Massachusetts Medical Society: Comments Regarding Proposed Regulatory Changes to “Standards for Prescription Format and Security in Massachusetts” (105 Cmr 721.000) Regulations

Comments Regarding Proposed Regulatory Changes to “Standards for Prescription Format and Security in Massachusetts” (105 Cmr 721.000) Regulations

The Massachusetts Medical Society appreciates the opportunity to provide comment on proposed changes to the “Standards for Prescription Format and Security in Massachusetts” (105 CMR 721.000) regulations of the Department of Public Health.  The Medical Society has continuing concerns regarding the implementation and scope of these proposed regulations, which execute provisions of chapter 208 of the Acts of 2018—the CARE Act. Accordingly, the Medical Society urges further consideration and adjustment to ensure that physicians throughout the Commonwealth can continue providing quality health care to their patients without jeopardizing patients’ access to care.  

While the electronic prescribing provision of the CARE Act aspires to bring the promise of greater prescription security, the Medical Society remains troubled by the breadth and inflexibility of this mandate, which requires electronic prescribing of every prescription generated within the Commonwealth of Massachusetts.  Although the Medical Society applauds the intention to improve security for, and convenience in, the prescribing of controlled substances, we remain concerned that the proposed regulations fail to achieve a practicable balance between those aims and the burdens imposed by clinical implementation of this requirement.  

Many other states have recognized the benefits of electronic prescribing and passed legislation mandating its use, but Massachusetts is the only one to extend this requirement to non-controlled substances, requiring that all prescriptions be issued through a federally compliant electronic prescribing system.  Removing the option of a paper prescription for innocuous and commonly prescribed drugs—even Schedule VI drugs, such as blood pressure and cholesterol medications, which are not even subject to the Massachusetts Prescription Monitoring Program—establishes regulatory requirements with little flexibility to account for the unpredictability of daily medical practice.  Accordingly, the success of this law depends on constructing regulations that provide flexibility for physicians to treat patients in diverse and distinctive situations given the variability posed in their practices.  Broader and more accommodating language in these regulations will ensure uninterrupted access to care for patients throughout the Commonwealth, while at the same time progressing the security and seamlessness of prescriptions generated therein.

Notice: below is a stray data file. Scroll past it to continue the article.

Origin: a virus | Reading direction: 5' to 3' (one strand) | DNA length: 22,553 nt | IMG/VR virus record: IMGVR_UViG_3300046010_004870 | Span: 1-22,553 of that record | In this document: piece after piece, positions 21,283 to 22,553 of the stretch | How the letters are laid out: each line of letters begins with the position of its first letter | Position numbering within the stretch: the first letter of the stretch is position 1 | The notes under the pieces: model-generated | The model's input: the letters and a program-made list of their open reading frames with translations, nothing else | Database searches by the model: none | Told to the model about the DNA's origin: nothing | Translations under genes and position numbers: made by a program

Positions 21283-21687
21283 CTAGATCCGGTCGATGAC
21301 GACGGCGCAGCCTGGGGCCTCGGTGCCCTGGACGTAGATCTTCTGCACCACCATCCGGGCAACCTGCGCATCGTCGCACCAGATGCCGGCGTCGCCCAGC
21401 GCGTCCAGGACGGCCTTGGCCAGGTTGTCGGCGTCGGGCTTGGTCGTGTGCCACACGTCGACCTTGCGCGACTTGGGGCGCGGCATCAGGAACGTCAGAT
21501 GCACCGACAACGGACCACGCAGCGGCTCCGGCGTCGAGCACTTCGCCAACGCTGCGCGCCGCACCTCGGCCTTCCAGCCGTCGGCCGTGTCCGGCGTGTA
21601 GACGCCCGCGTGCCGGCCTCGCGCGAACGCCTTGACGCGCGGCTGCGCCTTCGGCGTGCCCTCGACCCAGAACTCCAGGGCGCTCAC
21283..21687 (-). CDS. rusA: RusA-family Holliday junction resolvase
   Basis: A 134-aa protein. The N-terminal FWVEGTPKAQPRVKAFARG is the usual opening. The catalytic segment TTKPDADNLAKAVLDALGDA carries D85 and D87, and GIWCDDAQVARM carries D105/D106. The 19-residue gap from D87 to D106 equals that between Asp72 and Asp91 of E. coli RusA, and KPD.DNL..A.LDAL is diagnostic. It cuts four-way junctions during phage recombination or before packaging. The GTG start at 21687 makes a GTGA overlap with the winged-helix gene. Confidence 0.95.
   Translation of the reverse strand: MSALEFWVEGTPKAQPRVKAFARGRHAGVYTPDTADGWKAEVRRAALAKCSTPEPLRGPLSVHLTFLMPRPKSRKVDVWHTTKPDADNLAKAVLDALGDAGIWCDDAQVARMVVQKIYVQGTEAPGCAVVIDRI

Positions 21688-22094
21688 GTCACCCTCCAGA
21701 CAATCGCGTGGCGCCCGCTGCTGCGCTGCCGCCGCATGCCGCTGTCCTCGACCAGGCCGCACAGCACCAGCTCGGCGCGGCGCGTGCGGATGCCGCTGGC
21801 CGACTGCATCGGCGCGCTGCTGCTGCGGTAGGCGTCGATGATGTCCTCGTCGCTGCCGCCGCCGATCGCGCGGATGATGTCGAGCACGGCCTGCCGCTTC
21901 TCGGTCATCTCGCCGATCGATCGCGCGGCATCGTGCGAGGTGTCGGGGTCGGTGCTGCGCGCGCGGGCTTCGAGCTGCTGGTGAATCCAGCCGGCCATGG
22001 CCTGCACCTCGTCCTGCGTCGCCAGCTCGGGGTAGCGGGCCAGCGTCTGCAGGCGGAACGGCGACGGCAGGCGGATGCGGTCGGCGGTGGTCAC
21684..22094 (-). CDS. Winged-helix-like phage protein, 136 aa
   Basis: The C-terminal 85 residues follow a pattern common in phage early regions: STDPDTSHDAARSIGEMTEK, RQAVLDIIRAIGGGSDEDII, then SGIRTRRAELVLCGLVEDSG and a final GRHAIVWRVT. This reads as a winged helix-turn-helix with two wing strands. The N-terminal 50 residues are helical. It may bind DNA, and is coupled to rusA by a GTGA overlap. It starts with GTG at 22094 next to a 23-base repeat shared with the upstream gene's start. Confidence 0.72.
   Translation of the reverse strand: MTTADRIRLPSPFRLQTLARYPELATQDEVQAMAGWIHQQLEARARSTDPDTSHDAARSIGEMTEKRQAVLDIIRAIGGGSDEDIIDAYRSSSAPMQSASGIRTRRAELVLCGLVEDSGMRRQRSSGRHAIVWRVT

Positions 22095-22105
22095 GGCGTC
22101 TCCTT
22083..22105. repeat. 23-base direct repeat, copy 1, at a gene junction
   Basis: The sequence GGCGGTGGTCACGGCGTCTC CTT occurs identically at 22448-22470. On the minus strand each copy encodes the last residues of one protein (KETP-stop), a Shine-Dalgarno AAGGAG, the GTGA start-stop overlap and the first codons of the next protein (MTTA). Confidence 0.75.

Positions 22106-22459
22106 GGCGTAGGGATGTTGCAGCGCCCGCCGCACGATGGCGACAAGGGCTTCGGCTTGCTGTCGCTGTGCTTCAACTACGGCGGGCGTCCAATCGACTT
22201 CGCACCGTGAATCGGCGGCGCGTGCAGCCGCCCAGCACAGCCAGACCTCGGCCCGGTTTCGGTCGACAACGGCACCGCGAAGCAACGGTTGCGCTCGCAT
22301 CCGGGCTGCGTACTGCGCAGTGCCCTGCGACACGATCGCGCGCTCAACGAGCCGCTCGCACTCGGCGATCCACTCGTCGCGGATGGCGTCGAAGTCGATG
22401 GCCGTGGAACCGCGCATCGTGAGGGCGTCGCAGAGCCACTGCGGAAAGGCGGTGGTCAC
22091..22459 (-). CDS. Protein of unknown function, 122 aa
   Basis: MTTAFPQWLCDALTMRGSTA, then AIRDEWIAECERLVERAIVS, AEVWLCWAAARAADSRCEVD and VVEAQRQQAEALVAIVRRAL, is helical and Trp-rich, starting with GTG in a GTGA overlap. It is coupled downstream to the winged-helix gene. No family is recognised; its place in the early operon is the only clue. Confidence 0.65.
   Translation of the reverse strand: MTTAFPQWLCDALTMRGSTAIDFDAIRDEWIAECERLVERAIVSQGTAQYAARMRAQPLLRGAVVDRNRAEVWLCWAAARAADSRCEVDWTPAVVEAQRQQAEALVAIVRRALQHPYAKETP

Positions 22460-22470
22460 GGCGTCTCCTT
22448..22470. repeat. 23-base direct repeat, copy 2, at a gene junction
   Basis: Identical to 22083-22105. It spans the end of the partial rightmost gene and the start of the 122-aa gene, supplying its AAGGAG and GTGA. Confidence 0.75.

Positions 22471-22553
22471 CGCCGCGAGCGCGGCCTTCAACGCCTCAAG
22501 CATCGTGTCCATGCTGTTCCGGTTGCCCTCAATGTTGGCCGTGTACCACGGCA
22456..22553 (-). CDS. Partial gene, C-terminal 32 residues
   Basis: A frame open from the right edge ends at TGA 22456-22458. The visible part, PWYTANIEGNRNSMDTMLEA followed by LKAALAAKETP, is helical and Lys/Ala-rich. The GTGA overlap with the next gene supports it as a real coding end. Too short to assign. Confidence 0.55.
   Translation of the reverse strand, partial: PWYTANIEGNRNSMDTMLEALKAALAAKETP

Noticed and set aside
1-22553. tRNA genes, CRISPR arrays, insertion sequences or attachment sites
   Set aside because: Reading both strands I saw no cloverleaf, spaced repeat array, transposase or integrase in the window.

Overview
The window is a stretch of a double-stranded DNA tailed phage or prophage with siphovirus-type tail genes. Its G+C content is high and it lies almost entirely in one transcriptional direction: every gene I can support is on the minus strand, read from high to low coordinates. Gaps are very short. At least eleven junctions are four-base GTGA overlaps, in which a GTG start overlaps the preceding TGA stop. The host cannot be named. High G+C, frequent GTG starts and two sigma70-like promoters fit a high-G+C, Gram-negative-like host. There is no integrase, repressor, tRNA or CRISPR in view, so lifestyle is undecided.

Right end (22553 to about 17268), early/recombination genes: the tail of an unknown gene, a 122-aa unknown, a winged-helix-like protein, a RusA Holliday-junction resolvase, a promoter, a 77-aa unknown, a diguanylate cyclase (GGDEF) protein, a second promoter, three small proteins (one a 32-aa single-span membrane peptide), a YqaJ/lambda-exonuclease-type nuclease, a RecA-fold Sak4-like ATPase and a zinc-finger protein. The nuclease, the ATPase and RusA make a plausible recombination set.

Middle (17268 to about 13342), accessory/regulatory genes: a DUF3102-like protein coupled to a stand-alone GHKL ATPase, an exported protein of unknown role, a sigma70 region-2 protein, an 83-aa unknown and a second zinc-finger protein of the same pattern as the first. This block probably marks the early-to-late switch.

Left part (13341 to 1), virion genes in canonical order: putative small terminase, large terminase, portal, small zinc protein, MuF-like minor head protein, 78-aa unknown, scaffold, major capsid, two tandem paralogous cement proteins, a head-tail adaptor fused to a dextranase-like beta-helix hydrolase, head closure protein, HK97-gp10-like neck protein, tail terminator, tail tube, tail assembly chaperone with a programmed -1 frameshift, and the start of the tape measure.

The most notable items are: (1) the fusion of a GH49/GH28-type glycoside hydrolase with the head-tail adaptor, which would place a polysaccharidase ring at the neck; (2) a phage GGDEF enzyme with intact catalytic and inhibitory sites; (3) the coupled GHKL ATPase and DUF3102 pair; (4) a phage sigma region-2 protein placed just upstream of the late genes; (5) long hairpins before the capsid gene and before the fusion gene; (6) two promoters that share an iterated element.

The inflexibility of these implementing regulations will cause inefficiencies in care, which inconvenience patients and potentially put them at risk of delayed treatment.  The technical limitations and uncompromising nature of the electronic prescribing system has led New York state to revisit their electronic prescribing mandate to provide both legislative and regulatory flexibility through post-hoc mechanisms such as blanket waivers and guidance letters. 

In addition to procedural burdens, the implementation of federally compliant electronic prescribing systems will necessitate large, and at times cost-prohibitive, expenditures to provide continuous medical care.  Electronic prescribing systems require both upfront investment and annual fees on a per prescriber basis.  These expenses, though necessary for compliance with these regulations, may cause significant disruption in physicians’ practices, ultimately to the detriment of patients.  

For those reasons, and the reasons stated more fully below, the Medical Society urges further consideration of these regulations implementing the requirement for electronic prescribing.

105 CMR 721.075 Time Limited Waivers of ePrescribing Requirements

The Medical Society strongly supports the provision of waivers for electronic prescribing requirements as provided by 105 CMR 721.075; however, in order to ensure necessary continued access to care for patients throughout Massachusetts, it is imperative that the circumstances worthy of such waivers are broadened to include situations not currently contemplated within the proposed regulations.  While electronic prescribing may provide modestly improved security in the prescribing of certain high-risk drugs, the reality is that the mode of prescribing has no effect on the quality of medical care provided.  Jeopardizing patients’ access to high-quality medical care through a technological mandate, which may at times be wholly unrelated to the prescriptions of certain physicians, would be tremendously concerning.  A flexible and comprehensive waiver provision is the only means to avoid disparities and disruptions in access to care in these most difficult scenarios. 

As currently constructed in 105 CMR 721.075(A)(1), waivers are available only in instances of economic hardship or technical limitation.  Accordingly, the Medical Society believes that 105 CMR 721.075 requires amendment to accommodate unforeseen situations that may make compliance with the electronic prescribing requirements impracticable, infeasible, or impossible.  Each waiver application is ultimately reviewed and decided upon by the Commissioner; thus, establishing broader and more inclusive waiver requirements will provide much needed latitude for practitioners, who face unique and challenging hurdles to implementation, without significant detriment to achieving the underlying safety goals of these regulations. We believe these amendments can be offered in manners consistent with the underlying statutory language.